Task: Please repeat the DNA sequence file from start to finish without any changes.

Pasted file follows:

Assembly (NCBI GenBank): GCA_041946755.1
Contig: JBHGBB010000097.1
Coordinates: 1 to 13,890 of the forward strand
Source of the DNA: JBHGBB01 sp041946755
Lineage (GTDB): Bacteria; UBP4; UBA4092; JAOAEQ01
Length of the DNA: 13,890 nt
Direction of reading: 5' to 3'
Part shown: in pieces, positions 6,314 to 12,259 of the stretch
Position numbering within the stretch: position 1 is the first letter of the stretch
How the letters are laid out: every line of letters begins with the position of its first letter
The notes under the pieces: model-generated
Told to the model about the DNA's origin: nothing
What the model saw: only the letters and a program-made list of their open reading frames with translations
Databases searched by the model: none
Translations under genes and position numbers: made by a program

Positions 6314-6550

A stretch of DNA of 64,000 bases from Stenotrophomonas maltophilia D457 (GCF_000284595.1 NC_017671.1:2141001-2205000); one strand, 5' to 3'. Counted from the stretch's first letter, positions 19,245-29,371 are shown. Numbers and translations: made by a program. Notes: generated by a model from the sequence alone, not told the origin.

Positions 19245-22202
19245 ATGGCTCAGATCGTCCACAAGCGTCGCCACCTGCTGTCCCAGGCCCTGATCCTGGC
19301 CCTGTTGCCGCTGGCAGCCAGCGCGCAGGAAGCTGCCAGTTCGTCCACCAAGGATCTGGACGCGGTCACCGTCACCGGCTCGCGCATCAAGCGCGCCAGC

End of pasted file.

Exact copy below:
Assembly (NCBI GenBank): GCA_041946755.1
Contig: JBHGBB010000097.1
Coordinates: 1 to 13,890 of the forward strand
Source of the DNA: JBHGBB01 sp041946755
Lineage (GTDB): Bacteria; UBP4; UBA4092; JAOAEQ01
Length of the DNA: 13,890 nt
Direction of reading: 5' to 3'
Part shown: in pieces, positions 6,314 to 12,259 of the stretch
Position numbering within the stretch: position 1 is the first letter of the stretch
How the letters are laid out: every line of letters begins with the position of its first letter
The notes under the pieces: model-generated
Told to the model about the DNA's origin: nothing
What the model saw: only the letters and a program-made list of their open reading frames with translations
Databases searched by the model: none
Translations under genes and position numbers: made by a program

Positions 6314-6550

A stretch of DNA of 64,000 bases from Stenotrophomonas maltophilia D457 (GCF_000284595.1 NC_017671.1:2141001-2205000); one strand, 5' to 3'. Counted from the stretch's first letter, positions 19,245-29,371 are shown. Numbers and translations: made by a program. Notes: generated by a model from the sequence alone, not told the origin.

Positions 19245-22202
19245 ATGGCTCAGATCGTCCACAAGCGTCGCCACCTGCTGTCCCAGGCCCTGATCCTGGC
19301 CCTGTTGCCGCTGGCAGCCAGCGCGCAGGAAGCTGCCAGTTCGTCCACCAAGGATCTGGACGCGGTCACCGTCACCGGCTCGCGCATCAAGCGCGCCAGC